CUNO:  Let’s look at this other drawing. I know that this drawing is one that you recently acquired for the museum, and it didn’t even make it into the catalog, it’s so recently acquired. It’s an astonishing drawing. Describe it, because it needs ample description.

HENDRIX:  Redon is known, towards the end of his career, as one of the greatest pastel artists who ever lived. He was obsessed with color. But he only reached the discovery of color through the exploration of black. And the quality of charcoal, which is that it floats, is exactly the same as the quality of pastel. It floats, too. It’s made of these powdery particles. All of it has to be fixed. And this drawing marks a kind of halfway point between the noirs, the earlier charcoal drawings, and Redon as the full-blown pastel artist. It shows again a severed head that’s surrounded by a round form in black charcoal, flecked with brilliant blue cobalt that reminded me of the iris of an eye. And this in turn is surrounded by this glowing cloud of pinkish pastel that—it floats to the kind of surface of the image. And again, this is a very large drawing, the size of really a painting. And it seemed to me to be a head that kind of doubled as an iris, with the floating eyeball in the pinkish floating cosmos. But other people who have seen this drawing this drawing reminds them of a kind of John the Baptist type head on a dish. Whatever it is, the eyes are closed, the mouth is covered in the black shadow of the charcoal, and the head is—it’s a male head, and it seems to be lost in sleep, dreams, or death, in any of those things.

CUNO:  And maybe the coincidence of seeing this just two frames away from the lithograph by Redon that we looked at, which features this eyeball-like balloon—we’re seeing that earlier lithograph from the vantage point of the earth, looking to see this eyeball float up into the sky. This gives you the impression, if this is, in fact, a similar eyeball-like balloon with this severed head and the pupil, as if we are above it in space, surrounded by the same cloud formation that surrounds the eyeball, as if it’s untethered and we are untethered.

HENDRIX:  That’s exactly. This is really in the infinitude of the cosmos. And we’re floating. And to relate to this image, it’s all an unstable mixture of floating in the cosmos. And that’s—I think is what the image is asking the viewer to do, is to again, remove the kind of tether of the earth and be in this vague and inchoate floating cosmic realm.

CUNO:  So this is the proper point to then leap from this bizarre world of Redon and then land in the mystery of Seurat—the master of the shadow, Georges Seurat. First, to a very early drawing by him, made, Lee, you’ve written, of charcoal and powdered charcoal, when the artist was barely twenty years old. You identify the subject as an Indian holy man, and you’re showing it next to a drawing of what looks like the same subject—that is, the same holy man—a drawing done perhaps at the very same time, by an artist lesser known, named Émile Jules Pichot. There’s a story between these two drawings. Tell us that story.
HENDRIX:  Well, this is one of the kind of ways in which today’s art world kind of reveals material that you  never knew existed. This drawing by Seurat is really his most famous and astonishing early work. I mean, it’s incredible to think of him drawing this emaciated Indian holy man when he was scarcely twenty. It’s a very famous drawing. It is singular in his oeuvre. There are no other drawings of this extraordinary model. And the Getty acquired this drawing several years ago. And really just months after it was—we acquired it, a private collector came to the drawings department and pulled out a photograph of this drawing by Pichot. Now, what’s remarkable is that in Seurat’s drawing, he takes a very innovative approach. The figure of this Indian holy man is absolutely sunken. He’s emaciated, starving. You can see almost every bone in his shoulder, the pits in this back. He’s so thin that around his shoulder blade, there are deep declivities. But his face is turned into the pure sunlight, away from us. So we have no idea what he looks like. And when this collector produced this Pichot drawing, lo and behold, we see his face. So the man kind of has an identity. We had no idea that this drawing existed, but clearly, there is a life drawing session in which Seurat and Pichot drew this extraordinary model, sitting from different vantage points. And here we see, in Pichot’s drawing, that he has kind of a large nose, a big, heavy brow. But again, it’s clearly the same figure, with the topknot and the long beard, and the very emaciated stomach, with its folds around the navel.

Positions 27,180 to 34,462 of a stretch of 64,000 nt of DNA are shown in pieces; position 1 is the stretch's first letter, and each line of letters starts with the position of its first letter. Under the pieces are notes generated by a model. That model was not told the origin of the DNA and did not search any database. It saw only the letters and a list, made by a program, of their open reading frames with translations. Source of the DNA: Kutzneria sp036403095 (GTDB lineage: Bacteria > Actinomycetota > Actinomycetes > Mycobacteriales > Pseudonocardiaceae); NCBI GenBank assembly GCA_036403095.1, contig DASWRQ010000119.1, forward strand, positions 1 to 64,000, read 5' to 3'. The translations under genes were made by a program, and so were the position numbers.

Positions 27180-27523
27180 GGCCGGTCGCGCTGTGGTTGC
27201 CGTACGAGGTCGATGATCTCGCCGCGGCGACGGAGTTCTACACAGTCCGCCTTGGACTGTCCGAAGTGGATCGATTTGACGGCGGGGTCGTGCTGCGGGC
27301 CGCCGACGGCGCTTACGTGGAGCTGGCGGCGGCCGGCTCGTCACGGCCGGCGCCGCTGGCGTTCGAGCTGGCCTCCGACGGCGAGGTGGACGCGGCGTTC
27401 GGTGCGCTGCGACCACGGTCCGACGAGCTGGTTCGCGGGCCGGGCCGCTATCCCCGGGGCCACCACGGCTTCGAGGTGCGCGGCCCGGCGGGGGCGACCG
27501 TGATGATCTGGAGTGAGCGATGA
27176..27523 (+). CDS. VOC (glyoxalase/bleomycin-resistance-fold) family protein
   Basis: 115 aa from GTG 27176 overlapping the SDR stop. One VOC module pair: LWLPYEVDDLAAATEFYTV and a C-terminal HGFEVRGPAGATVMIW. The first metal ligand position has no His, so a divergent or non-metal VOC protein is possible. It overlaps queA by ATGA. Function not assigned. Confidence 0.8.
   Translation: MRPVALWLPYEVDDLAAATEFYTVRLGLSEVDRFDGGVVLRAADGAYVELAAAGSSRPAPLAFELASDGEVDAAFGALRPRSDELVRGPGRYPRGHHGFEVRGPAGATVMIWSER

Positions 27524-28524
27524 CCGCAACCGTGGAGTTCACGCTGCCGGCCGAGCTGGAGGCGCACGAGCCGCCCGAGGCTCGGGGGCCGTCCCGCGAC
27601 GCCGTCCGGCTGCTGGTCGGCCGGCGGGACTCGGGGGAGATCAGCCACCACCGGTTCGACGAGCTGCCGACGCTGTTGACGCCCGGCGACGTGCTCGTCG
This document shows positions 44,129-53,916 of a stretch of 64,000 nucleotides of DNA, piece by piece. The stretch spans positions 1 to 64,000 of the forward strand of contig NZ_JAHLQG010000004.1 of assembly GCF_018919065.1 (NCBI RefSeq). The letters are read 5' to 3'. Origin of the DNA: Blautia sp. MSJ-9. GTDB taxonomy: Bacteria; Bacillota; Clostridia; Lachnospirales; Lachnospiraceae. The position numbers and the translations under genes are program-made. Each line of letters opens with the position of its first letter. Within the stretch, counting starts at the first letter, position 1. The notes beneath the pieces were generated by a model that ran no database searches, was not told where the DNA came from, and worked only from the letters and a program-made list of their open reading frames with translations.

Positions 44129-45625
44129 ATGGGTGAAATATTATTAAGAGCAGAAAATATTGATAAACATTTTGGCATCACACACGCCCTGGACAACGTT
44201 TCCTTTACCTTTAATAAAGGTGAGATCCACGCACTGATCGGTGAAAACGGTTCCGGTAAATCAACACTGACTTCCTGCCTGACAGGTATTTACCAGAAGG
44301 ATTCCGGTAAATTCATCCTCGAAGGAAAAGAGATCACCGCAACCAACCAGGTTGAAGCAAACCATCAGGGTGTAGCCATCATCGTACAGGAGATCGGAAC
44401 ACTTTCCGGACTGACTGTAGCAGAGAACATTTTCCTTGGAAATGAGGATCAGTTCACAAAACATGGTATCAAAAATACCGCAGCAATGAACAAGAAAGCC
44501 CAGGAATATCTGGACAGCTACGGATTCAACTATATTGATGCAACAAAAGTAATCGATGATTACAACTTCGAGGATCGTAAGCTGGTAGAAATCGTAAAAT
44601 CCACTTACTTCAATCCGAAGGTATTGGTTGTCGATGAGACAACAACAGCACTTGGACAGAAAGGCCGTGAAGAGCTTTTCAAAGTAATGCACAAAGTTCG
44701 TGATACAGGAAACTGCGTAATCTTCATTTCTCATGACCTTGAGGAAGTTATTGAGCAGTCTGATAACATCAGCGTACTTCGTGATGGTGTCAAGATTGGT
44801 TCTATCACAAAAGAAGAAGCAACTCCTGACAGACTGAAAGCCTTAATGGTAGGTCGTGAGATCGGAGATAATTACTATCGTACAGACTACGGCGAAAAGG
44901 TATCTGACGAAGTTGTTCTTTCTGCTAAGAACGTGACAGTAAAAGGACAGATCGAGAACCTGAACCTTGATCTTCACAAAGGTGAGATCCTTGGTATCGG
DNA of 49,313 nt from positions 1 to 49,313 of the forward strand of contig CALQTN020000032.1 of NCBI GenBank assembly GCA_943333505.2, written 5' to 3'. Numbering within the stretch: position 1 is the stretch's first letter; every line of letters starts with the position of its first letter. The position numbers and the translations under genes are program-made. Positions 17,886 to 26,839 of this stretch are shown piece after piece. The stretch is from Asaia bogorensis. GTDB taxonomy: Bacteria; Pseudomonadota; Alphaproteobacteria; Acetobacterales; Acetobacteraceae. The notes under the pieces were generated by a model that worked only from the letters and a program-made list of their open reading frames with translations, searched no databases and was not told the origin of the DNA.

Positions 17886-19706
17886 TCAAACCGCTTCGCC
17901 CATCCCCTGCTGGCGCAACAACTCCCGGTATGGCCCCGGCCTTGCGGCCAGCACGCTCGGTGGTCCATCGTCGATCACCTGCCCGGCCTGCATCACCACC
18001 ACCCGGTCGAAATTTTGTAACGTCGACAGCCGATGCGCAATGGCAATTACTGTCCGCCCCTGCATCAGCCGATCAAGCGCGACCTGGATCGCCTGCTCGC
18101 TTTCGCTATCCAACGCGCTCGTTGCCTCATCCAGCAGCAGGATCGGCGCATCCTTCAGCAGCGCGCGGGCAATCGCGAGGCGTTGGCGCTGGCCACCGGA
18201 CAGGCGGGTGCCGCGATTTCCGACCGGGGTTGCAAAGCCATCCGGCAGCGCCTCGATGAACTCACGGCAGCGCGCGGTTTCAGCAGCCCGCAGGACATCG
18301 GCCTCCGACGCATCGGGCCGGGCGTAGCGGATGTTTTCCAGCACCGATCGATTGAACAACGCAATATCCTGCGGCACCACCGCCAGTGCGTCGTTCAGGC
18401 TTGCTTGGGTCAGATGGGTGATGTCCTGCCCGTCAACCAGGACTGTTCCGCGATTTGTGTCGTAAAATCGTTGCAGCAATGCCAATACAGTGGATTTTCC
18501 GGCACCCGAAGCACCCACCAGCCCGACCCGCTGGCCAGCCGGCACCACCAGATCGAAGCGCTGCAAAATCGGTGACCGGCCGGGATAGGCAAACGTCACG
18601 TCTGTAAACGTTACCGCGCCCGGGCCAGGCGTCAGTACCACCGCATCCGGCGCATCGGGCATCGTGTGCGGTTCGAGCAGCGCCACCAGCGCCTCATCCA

CUNO:  Both of these drawings, you called it from a life study session, because both artists were students of the same teacher?

HENDRIX:  They were both students at the École des Beaux-Arts at the same time. And Pichot—and by the way, we know almost nothing about him. And this was a real milestone for the discovery of Pichot, because this drawing is signed. So there can be no doubt that it’s by him. They studied with—simultaneously, but with different teachers. Pichot was a student of Alexandre Cabanel, and Seurat was a student of Henri Lehmann, both very strict academic artists. But by this time, Seurat had his own studio, in the late 1870s. And it could even be that they were friends and they did a life drawing session in Seurat’s studio, because this Indian model is absolutely exceptional. There were no other models like him in the academic kind of pantheon, because most of the models were chosen to look like gods, in a way, with muscular physiques, and this extraordinary model wouldn’t have had a role in paintings, because they didn’t do paintings. They painted Middle Eastern themes, but France in the 1870s, they weren’t painting Indian themes.